Empirical Structure of the Difficulties (N= 10,000; 2004) Lack of motivations Indecisiveness Dysfunctional beliefs Lack of info about self Lack of info about process LoI about occupations LoI about addition sources of help Unreliable Information Internal conflicts External conflicts
Computerized Assessment of Career Decision-Making Difficulties • The CDDQ was incorporated into a career-related self-help-oriented free of charge Internet site (www.cddq.org). • Research has shown that the Internet and the paper-and-pencil versions of the CDDQ are equivalent (Gati & Saka, 2001; Kleiman & Gati, 2004). • The CDDQ was found suitable for different countries and cultures and has been translated into 18 languages.
Interpreting the CDDQ results • Measuring career decision-making difficulties is not enough – interpretation is very important • Interpretation is part of face-to-face counseling and is crucial for Internet-based assessment of career decision-making difficulties, where no expert counselor is available • The proposed interpretation procedure is aimed at locating the individual’s salient difficulties and recommending ways to deal with them (with added reservations when needed)
The Four Stages of Interpretation • Ascertaining Credibility,using validityitems and the time required to fill out the questionnaire • Estimating Differentiationbased on the standard deviation of the 10 difficulty-scale scores • Locating theSalient,moderate, or negligibledifficulties,based onthe individual's absolute and relative scale scores • Determining the need to addreservationsto the feedback provided (based on doubtful credibility, partial differentiation, or low informativeness)
The 4 Stages of Interpretation 1 Not Credible Evaluating Credibility Doubtful Credible Estimating Differentiation 2 Low Questionable High 3 Locate Salient Difficulties Aggregate Reasons to Add Reservation (RAR) Compute Informativeness (B /W ) B/W < 1 RAR = 3 B/W > 1 RAR ≤ 2 Add Reservation to Feedback Receives Feedback No Feedback 4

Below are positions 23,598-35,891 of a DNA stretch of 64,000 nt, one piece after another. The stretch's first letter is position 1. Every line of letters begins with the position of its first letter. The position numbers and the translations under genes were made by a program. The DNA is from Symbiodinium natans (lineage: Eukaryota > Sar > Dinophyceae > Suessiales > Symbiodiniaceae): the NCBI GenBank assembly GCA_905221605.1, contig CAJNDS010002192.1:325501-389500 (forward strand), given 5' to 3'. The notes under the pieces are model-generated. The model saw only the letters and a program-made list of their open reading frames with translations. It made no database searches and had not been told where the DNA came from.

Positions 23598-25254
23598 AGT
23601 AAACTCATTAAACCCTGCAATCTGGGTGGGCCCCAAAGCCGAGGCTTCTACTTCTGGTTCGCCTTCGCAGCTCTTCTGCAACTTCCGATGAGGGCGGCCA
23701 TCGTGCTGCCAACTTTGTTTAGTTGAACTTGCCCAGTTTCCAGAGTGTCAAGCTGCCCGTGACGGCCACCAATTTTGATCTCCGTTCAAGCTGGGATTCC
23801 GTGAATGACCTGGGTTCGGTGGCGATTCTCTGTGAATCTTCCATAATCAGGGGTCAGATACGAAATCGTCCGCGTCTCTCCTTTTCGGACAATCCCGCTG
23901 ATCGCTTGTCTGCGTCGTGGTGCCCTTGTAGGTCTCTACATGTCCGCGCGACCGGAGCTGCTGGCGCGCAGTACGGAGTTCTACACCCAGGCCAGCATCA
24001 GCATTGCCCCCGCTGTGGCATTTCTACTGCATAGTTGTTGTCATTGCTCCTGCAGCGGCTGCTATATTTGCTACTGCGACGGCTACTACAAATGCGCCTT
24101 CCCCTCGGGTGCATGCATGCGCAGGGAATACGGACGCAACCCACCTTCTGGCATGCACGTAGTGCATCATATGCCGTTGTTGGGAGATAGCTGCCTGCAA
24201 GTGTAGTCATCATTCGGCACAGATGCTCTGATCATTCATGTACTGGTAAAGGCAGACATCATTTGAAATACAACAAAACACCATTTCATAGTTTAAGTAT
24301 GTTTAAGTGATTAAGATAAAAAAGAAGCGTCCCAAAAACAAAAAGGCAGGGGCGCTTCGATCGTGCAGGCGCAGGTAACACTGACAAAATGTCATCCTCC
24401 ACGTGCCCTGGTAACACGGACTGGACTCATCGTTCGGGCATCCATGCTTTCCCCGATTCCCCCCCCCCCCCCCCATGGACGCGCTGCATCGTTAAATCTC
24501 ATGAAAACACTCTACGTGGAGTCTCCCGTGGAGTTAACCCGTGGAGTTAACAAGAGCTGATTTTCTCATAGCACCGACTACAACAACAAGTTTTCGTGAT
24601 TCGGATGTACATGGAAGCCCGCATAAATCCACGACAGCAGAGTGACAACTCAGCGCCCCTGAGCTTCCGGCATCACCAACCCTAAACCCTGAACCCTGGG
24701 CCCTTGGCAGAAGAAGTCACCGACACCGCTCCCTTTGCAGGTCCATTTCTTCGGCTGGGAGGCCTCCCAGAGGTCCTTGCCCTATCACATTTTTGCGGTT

Interpreting the CDDQ results • The goal: empirically testing a four-stage model for interpreting the CDDQ profiles of individuals • The interpretation is based on the within-client relative salience of the difficulties as well as their absolute salience, augmented by quality-assurance measures • Career counselors' expert judgments were used to validate the proposed procedures of analyses
5 Studies • Study 1: Ascertaining the Credibility of Responses to the CDDQ, based on validity items • Study 2: Estimating the Differentiation of Responses, based on the SDs of the 10 scale scores • Study 3: Determining the Relative Salience of Difficulties (salient, moderate, negligible) • Study 4: Determining the Need to Add Reservations to the Feedback
Studies 1-4 • Career counselors' expert judgments were used in the four studies for validating the proposed procedures • Method • Participants: career counselors and graduate counseling students • Questionnaires: in studies 1,4 - all possible cases; • in studies 2,3 - responses of 16 actual clients • Results: • High similarity between experts’ and students’ judgments, as well as within-groups judgments • High similarity between the experts’ judgments and the proposed algorithm at each stage